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The fight for water

Phillip Knightley (ONE MAN’S VIEW) / 30 April 2011

There has been one important fact missing in all the news stories and speculation that have appeared on Libya.

No one as far as I can tell has mentioned the Libyan Great Man-Made River Project (GMRP), “the eighth wonder of the world”, or speculated on what influence it may have had on the fighting that is going on there. The question we should be asking is: could Libya be a war not about oil but about water?

Let’s look at the facts first. In 1953 while drilling for oil in southern Libya, workers found instead a huge freshwater sea beneath the sands, a vast ocean called the Nubian Sandstone Aquifer System, which stretches beneath Libya, Egypt, Chad and Sudan. The water had accumulated during the last ice age. Its reserves are estimated to be the equivalent to about 500 years of Nile River flow and are expected to last a thousand years.

Although Western technicians said that Libya did not have the expertise to exploit this underground ocean, in the early 1980s Col. Muammar Gaddafi initiated the Great Man-Made River Authority, a 25 billion dollar project to raise the water and pipe it across the desert. Expertise and equipment was imported from Italy, Spain, Germany, Japan and South Korea. The first water began to flow in September 1989 and the project is nearing completion this year.

It is already the world’s largest irrigation project and the largest underground network of pipes and aqueducts. It supplies 6,500,000 cubic metres of fresh water daily to Tripoli, Benghazi, Sirt and elsewhere. From being one of the driest countries on earth, the Libyan desert is now blooming.

Sarah A. Topol, of The Christian Science Monitor, describes finding in the middle of the desert rows of green grapes dangling from vines, almond trees blossoming, and pear orchards thriving. But most debates today on the Western presence in Libya center on preventing violence, securing oil or assisting “brave, democracy-deserving rebels”. None of these reasons rings true. Should we look for an economic justification?

Muammar Al Gaddafi was openly advocating the creation of a new currency that would rival the dollar and the euro. In fact, he called upon African and Muslim nations to join an alliance that would make this new currency, the gold dinar, their primary form of money and foreign exchange. They would sell oil and other resources to the US and the rest of the world only for gold dinars. Was this behind the revolution and the support it received from the West?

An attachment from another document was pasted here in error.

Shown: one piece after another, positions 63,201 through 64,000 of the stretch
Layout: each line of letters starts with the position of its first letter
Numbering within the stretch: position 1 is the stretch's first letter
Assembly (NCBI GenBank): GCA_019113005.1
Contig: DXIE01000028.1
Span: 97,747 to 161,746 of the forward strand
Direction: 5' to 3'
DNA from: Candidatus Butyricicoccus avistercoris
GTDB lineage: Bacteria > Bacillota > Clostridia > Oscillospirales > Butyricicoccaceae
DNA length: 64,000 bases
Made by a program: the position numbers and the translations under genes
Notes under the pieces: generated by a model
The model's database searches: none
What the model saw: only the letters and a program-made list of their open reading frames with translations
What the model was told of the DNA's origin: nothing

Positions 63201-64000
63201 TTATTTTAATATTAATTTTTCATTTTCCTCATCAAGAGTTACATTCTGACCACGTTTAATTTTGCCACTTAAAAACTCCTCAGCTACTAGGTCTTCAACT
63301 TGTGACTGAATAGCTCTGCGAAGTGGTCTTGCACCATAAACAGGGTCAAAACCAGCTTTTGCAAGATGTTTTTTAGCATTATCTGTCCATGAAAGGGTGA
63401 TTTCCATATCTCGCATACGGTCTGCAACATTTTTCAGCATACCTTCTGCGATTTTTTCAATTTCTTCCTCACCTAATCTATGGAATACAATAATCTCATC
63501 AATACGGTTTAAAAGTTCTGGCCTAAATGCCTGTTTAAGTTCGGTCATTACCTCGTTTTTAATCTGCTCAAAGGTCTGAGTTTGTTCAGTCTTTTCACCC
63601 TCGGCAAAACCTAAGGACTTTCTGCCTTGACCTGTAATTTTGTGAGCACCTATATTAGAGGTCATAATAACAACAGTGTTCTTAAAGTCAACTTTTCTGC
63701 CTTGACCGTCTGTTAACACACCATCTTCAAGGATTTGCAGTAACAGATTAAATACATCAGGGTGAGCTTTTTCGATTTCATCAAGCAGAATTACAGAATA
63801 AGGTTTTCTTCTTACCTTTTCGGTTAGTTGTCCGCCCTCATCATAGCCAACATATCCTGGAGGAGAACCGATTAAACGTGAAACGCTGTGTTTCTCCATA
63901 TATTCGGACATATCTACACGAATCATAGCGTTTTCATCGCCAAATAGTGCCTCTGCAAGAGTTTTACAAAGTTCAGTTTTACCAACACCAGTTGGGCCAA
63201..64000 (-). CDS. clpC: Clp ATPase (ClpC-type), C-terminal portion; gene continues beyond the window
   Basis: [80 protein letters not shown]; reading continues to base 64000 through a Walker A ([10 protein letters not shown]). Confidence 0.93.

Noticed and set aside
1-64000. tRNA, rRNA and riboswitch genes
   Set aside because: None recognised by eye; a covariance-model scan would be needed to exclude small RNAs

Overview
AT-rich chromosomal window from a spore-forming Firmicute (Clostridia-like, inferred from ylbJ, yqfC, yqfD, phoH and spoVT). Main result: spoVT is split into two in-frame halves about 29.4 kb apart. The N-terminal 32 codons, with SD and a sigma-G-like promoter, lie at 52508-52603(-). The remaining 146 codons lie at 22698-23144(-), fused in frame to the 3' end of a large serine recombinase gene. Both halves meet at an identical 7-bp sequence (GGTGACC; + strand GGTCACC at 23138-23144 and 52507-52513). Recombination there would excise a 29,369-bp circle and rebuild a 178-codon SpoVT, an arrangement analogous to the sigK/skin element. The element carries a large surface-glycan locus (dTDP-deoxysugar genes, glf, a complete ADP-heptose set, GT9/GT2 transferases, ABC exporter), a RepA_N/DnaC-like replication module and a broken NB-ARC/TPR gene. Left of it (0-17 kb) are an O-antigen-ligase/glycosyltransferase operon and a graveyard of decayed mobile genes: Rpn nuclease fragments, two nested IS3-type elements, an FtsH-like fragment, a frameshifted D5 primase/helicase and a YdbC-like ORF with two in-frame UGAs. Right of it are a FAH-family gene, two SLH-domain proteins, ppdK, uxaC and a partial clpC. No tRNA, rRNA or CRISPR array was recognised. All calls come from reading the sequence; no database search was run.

Perhaps. But I think water is a much more likely reason. In 2008, the secretary general of the United Nations, Ban Ki-moon, said, “Our experiences tell us that environmental stress, due to lack of water, may lead to conflict and would be greater in poor nations…as the global economy grows, so will its thirst.”

Exactly. Gaddafi’s project offers limitless amounts of water for Libyans and will allow them to be totally self-sufficient, and because water equates money and power in the near future, other countries may be dependent on its reserves. A self-sufficient, dictator-ruled nation with control over the world’s most precious resource waves a big red warning flag for the West?

Gaddafi foresaw this. At a celebration event for the project in 1991, he told the audience: “After this achievement, American threats against Libya will double...”

So the conflict is not about democracy or reducing violence.  It has taken a student from Wellesley College, MA to see the link. Terra L. Stanley writing in a blog summed it up: “The United States has turned a blind eye to violent dictators in the past and it will do so again.  Only self-sufficient violent leaders with control over natural resources call its attention.  In Libya, the world is seeing its first major military conflict over the new liquid gold.”

Phillip Knightley is a veteran London-based  journalist and commentator

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